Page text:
FACTBOX-Key comments on US financial regulation

April 14 (BestGrowthStock) – U.S. President Barack Obama met with
congressional leaders on Wednesday to press for overhauling
financial regulation.

The Senate is moving closer to a decision on a bill that
could reshape the financial services industry for years to
come, with a final vote expected within weeks.

It is a contentious issue for Democrats and Republicans,
who fought bitterly before Obama’s healthcare reforms were
passed in March and who are expected to clash on many other
issues in the run-up to congressional elections in November.

The following are some comments from key players:

PRESIDENT BARACK OBAMA

“I think all of us recognize that we cannot have a
circumstance in which the meltdown of the financial sector once
again puts the entire economy in peril.”

“If there is one lesson that we’ve learned it’s that an
unfettered market where people are taking huge risks and
expecting taxpayers to bail out when things go sour is simply
not acceptable.”

“As a consequence, I’m actually confident that we can work
out an effective, bipartisan package that assures that we never
have too big to fail again, that consumers are adequately
protected… that we have a strong mechanism to regulate
derivatives.”

SENATE BANKING COMMITTEE CHAIRMAN CHRISTOPHER DODD

The Democrat is a chief writer of new financial rules and
he accused Republicans of falsely characterizing financial
reform efforts as a permanent bailout.

“No matter what is proposed, no matter what’s in the bill,
no matter what protections it includes, call it a bailout.
It’s a naked political strategy, and if it succeeds, and this
legislation goes down, and another crisis sinks the American
economy, then the next recession and all of the damage it will
bring to middle class families will have happened for the sake
of that false talking point.”

SENATOR RICHARD SHELBY, BANKING COMMITTEE’S TOP REPUBLICAN

“If Democrats are going to try to push the Dodd bill as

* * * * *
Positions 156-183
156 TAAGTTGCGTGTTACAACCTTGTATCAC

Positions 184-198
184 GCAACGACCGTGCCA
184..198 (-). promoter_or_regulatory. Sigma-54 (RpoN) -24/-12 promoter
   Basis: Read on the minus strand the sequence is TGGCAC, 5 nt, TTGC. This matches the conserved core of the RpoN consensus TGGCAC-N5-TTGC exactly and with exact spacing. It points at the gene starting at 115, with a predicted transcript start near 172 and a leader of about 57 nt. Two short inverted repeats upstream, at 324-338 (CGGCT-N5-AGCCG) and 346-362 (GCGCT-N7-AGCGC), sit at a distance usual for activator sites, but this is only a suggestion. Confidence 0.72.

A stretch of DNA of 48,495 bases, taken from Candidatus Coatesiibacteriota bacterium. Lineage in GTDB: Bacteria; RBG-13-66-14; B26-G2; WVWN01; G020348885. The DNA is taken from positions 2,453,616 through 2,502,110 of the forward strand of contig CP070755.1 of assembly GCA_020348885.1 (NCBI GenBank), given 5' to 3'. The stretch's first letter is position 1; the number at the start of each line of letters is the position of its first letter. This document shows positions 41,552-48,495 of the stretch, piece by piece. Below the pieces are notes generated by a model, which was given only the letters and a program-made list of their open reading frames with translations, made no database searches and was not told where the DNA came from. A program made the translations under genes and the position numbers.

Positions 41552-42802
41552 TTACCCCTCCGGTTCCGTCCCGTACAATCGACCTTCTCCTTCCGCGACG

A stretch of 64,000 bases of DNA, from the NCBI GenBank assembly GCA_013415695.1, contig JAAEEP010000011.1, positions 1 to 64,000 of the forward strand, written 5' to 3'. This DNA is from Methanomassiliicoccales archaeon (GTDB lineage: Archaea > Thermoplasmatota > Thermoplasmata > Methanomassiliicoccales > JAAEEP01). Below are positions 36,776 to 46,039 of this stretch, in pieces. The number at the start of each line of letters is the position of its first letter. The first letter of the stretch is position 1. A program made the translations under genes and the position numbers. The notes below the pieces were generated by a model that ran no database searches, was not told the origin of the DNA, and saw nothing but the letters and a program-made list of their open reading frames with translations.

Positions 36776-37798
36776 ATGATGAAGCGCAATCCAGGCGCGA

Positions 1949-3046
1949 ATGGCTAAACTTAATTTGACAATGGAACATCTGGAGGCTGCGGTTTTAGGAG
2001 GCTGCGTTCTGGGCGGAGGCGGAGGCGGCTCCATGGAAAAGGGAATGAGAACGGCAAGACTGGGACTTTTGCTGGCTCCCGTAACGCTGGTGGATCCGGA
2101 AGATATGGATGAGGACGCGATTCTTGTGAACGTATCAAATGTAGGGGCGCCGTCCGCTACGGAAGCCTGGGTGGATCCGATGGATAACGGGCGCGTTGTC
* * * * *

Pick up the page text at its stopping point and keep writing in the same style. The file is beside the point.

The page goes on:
it’s now written we’re going to oppose it for a lot of reasons,
but No. 1 it basically lets the status quo remain as far as
“too big to fail”,” he said on CNBC Television.

“We’ve got to send the signal to banks, to industry that if
you fail, we’re going to wind you up and move on. We should not
visit the taxpayers again like we did 18 months ago.”

“Whether it gets passed I think will depend on whether or
not the Democrats and Republicans can work on a substantive,
bipartisan bill which Senator Dodd and I continue to talk and
try to work on. If we can do this, I think between now and May
or early June. If we’re not able to do this, I’m not sure it
will pass at all.”

JPMORGAN CHASE CHIEF EXECUTIVE JAMIE DIMON

On Obama’s proposed bailout fee on big banks.

“Let’s not call it a bank fee,” he said. “Let’s call it
what it is, which is a punitive bank tax.”

On how OTC derivatives reform would affect the bank:

“The devil’s in the details here, and when we oversimplify,
we’re not doing justice to the issue. We do believe that most
standardized (derivatives) will go to clearinghouse, and that’s
fine. That in and of itself does not have a huge impact on
revenues.”

“Then there’s the issue about how much of those and other
trades go through an exchange… that could or couldn’t (have a
big impact on revenues), depending on how it’s designed, and
how much room is left to have exceptions to over the counter or
end-user exceptions, that’s not defined yet. So it’ll be a
negative, and depending on the real detail, it could be several
hundred million dollars to a couple billion dollars.”
Investing Analysis

(Compiled by Tabassum Zakaria; Editing by David Storey)

FACTBOX-Key comments on US financial regulation